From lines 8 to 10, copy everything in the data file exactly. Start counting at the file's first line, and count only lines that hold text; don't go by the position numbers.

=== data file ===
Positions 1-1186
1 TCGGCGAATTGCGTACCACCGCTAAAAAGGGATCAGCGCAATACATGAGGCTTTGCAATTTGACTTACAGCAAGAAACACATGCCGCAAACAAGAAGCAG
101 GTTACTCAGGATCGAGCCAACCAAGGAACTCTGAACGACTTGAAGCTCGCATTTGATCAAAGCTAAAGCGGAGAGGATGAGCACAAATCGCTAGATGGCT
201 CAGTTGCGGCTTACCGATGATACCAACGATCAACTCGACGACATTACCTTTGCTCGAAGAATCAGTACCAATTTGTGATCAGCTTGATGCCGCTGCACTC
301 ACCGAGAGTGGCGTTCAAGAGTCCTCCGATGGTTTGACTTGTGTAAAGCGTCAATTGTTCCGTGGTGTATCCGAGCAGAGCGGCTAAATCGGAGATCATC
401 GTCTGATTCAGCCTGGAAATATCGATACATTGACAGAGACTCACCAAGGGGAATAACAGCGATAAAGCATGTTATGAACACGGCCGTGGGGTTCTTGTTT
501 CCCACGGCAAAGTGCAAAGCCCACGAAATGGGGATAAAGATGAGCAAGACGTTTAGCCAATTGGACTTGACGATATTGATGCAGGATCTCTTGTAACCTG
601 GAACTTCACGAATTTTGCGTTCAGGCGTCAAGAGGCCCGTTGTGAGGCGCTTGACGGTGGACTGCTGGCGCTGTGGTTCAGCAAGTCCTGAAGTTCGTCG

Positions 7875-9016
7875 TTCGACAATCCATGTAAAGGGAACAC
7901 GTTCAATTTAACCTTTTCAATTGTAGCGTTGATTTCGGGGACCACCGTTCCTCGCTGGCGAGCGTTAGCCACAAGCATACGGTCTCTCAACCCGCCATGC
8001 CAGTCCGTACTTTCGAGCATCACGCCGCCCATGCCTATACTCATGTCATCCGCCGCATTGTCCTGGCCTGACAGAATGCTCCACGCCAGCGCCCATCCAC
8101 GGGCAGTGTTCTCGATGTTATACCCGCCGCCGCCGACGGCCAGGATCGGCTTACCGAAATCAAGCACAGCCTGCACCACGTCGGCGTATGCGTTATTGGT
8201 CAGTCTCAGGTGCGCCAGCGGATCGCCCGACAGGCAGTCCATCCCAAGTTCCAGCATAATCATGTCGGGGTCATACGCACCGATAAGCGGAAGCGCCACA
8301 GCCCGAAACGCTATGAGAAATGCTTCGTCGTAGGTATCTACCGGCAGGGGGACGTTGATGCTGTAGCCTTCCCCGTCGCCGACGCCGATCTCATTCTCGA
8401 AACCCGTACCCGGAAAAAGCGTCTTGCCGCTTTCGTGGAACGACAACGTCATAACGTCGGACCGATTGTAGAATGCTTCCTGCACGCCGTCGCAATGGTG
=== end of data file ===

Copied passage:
601 GAACTTCACGAATTTTGCGTTCAGGCGTCAAGAGGCCCGTTGTGAGGCGCTTGACGGTGGACTGCTGGCGCTGTGGTTCAGCAAGTCCTGAAGTTCGTCG

Positions 7875-9016
7875 TTCGACAATCCATGTAAAGGGAACAC